14. Create analysis spreadsheet

    Drop information into a spreadsheet dedicated to the deal. The most important element here is to begin charting historical revenue over time and to qualify it using the payouts data from Shopify, Stripe, or anything similar.

    For Shopify apps, the payouts.csv you can export from the Partner Dashboard contains plenty of information you can use to determine what the revenue performance has been.

    You’ll find a list of every transaction every day, with columns listing the date, plan, transaction amount, shopify fee, and partner share:

    You can split the date column into Year/Months/Day:

    Then kickoff your pivot table and start digging:

  15. Build ARPU growth chart

    Following the same process, you can use the pivot table to compute revenue averages over time.

    I find it useful to do this to get a sense of the product’s ability to collect greater revenues from customer over time, which gives me a general idea of natural expansion.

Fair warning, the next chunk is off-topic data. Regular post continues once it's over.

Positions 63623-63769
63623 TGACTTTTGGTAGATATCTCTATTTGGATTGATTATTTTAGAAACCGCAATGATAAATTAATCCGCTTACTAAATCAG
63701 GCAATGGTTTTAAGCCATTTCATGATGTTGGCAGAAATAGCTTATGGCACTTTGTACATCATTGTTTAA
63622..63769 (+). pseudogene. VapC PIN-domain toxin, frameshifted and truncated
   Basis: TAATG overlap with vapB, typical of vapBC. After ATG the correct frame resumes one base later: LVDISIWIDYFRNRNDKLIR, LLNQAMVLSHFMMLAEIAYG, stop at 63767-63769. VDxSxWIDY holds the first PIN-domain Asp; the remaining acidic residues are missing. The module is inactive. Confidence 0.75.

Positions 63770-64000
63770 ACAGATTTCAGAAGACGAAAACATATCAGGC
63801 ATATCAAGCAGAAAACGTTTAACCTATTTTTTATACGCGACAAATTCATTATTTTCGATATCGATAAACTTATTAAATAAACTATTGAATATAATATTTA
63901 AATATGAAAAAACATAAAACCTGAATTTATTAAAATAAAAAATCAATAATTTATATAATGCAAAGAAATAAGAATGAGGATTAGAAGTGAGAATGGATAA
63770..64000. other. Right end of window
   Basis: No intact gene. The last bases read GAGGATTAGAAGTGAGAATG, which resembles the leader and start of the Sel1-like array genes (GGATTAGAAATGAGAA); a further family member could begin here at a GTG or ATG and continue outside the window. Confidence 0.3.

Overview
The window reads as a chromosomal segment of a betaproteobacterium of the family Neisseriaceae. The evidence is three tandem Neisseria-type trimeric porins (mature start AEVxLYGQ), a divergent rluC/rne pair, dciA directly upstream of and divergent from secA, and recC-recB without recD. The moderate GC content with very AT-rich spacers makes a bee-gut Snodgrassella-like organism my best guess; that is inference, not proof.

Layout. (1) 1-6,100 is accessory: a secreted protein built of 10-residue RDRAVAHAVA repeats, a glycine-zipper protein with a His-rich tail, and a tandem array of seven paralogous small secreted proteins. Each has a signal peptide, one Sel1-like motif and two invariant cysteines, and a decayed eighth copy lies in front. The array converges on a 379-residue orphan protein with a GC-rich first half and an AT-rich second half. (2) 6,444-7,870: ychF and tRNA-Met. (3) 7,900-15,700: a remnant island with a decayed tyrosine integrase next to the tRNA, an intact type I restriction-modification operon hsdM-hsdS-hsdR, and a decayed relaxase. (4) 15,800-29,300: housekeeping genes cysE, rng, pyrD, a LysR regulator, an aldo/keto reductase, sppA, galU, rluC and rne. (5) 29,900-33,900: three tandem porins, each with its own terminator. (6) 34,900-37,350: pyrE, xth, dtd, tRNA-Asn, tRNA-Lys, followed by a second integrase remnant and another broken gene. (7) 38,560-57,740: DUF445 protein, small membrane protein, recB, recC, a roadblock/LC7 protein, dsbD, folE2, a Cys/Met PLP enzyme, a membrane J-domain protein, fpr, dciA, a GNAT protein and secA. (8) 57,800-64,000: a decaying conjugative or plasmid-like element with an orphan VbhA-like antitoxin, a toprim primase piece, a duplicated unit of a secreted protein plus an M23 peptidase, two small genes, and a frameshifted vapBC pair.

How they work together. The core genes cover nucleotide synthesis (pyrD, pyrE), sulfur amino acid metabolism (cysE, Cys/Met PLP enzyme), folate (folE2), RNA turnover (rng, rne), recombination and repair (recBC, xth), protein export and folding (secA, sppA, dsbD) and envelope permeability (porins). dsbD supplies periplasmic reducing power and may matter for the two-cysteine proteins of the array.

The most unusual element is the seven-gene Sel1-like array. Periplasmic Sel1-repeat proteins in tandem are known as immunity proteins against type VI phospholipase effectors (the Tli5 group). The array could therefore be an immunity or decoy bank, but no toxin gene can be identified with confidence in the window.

16. Build plan breakdown chart

    If you’re importing data from Baremetrics, Stripe, ChartMogul or Shopify, odds are you’ll have access to plans for each line item.

    You can use this information to compute monthly revenue churn and expansion by reverse-engineering the revenue deltas between plans for each month.

  17. Review + update spreadsheets with monthly revenue numbers

    As you analyze different sections of data, update your sheet to start building a pro forma. It can be pretty close to a napkin calculation since you’re really trying to get an understanding of the unit economics and their impact on the business.